Features in Tubercular Meningoencephalitis Diagnosis: 18 Childhood Cases
P. Di Carlo, D. Cabibi, A. Casuccio, A. Mazzola, A. Romano and L. Titone
DOI : 10.3844/ajidsp.2008.187.192
American Journal of Infectious Diseases
Volume 4, Issue 3
The aim of this research is to illustrate clinical and instrumental features of central nervous system tuberculosis (CNS-TB) in childhood in order to allow prompt diagnosis and adequate patient management. TB remains one of the most important communicable diseases and represents a major global health problem. Although pulmonary TB tends to be the most common form of the disease, the highest mortality and morbidity occurs with TB of the central nervous system (CNS-TB), which develops in 4% of children with tuberculosis. It has a high fatality rate and causes serious sequelae, especially during childhood. CT and MR imaging studies of 18 patients (11 female, 7 male, mean age 45.72 months) were retrospectively reviewed. A basilar enhancement was detected in all the patients. Other findings were hydrocephalus (61%), intracranial tuberculomas (17%) other nodular (11%) and ischemic lesions (11%). Edema, either perilesional or diffuse, was found in 7/18 patients. Severe ventricular dilatation was observed in 9/18 cases. Two patients with fatal outcome had severe hydrocephalus associated with extensive ischemic areas in one case and intraventricular haemorrhage in the other. Cross-sectional imaging, together with clinical data, may provide useful clues for the early diagnosis of CNS-TB and help to prevent unnecessary morbidity and mortality.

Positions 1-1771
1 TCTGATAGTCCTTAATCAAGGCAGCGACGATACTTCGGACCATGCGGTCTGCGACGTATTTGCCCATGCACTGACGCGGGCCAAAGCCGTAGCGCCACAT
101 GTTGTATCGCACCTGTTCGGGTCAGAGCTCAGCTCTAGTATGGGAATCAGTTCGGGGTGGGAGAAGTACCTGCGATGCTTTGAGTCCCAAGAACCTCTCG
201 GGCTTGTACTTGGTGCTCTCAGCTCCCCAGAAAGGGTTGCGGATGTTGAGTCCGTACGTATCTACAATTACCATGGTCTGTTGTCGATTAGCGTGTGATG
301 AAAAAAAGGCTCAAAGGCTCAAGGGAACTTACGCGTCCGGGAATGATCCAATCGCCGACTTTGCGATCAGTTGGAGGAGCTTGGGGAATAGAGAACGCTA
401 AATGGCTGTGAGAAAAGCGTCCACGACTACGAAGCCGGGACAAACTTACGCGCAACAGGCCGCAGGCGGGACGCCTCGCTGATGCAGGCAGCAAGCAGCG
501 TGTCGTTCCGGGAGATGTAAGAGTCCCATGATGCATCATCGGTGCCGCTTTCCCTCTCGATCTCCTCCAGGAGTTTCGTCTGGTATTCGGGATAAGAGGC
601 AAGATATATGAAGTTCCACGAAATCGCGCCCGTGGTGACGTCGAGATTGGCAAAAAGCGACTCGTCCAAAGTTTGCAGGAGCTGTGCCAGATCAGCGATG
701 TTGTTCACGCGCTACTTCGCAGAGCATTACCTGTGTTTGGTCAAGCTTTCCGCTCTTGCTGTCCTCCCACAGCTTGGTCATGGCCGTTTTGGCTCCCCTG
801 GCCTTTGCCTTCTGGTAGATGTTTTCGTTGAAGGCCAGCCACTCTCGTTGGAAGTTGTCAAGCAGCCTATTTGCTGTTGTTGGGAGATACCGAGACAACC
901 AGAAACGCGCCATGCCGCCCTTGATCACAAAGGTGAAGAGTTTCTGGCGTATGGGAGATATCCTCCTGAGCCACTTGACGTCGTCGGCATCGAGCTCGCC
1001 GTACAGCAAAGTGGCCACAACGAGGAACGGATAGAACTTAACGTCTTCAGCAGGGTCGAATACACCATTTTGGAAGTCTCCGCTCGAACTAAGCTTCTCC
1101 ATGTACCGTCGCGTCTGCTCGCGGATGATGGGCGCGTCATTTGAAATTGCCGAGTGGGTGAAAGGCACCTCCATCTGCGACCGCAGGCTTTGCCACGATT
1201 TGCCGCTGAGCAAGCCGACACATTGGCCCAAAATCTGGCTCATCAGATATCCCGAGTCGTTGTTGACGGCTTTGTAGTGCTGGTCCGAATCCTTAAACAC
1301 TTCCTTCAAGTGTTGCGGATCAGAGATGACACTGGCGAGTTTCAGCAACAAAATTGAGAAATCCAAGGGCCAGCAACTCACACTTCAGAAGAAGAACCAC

© 2008 P. Di Carlo, D. Cabibi, A. Casuccio, A. Mazzola, A. Romano and L. Titone. This is an open access article distributed under the terms of the Creative Commons Attribution License, which permits unrestricted use, distribution, and reproduction in any medium, provided the original author and source are credited.